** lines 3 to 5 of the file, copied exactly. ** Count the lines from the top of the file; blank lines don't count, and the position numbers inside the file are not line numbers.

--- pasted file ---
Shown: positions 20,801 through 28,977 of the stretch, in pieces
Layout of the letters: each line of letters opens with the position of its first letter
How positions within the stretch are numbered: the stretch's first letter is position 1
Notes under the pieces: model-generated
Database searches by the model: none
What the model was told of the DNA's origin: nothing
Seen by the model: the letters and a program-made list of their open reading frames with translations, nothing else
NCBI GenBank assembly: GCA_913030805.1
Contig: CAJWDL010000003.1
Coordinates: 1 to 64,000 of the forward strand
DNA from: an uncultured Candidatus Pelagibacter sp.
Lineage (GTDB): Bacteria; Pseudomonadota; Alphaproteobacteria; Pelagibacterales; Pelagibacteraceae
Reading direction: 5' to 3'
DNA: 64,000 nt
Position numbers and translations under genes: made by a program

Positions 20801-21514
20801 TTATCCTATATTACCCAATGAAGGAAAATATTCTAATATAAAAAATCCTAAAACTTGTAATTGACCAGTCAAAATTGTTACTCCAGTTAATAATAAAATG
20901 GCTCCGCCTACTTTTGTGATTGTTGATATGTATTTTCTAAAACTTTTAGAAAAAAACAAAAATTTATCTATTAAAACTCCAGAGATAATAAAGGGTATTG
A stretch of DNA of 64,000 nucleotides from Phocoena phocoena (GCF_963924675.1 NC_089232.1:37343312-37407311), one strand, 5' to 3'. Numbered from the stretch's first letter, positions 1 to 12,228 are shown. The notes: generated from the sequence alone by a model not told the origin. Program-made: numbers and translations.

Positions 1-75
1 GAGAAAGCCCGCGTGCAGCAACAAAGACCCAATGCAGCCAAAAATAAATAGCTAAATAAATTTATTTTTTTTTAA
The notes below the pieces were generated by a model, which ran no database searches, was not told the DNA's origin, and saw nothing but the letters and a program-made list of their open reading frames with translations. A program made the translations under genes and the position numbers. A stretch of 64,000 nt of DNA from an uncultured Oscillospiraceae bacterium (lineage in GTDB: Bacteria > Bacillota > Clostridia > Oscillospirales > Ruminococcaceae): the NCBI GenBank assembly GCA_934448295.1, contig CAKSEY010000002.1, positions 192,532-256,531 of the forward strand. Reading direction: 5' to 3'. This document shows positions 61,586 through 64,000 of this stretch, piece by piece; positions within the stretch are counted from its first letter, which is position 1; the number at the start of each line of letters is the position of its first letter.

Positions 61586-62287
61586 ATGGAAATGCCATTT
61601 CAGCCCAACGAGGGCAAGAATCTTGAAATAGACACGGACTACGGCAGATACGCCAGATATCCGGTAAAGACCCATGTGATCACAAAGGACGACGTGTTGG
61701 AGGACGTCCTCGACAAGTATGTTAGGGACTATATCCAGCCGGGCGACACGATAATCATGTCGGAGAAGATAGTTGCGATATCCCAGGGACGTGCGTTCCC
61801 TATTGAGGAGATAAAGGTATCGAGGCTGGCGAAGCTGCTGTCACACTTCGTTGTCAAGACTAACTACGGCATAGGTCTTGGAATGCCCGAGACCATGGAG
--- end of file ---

How positions within the stretch are numbered: the stretch's first letter is position 1
Notes under the pieces: model-generated
Database searches by the model: none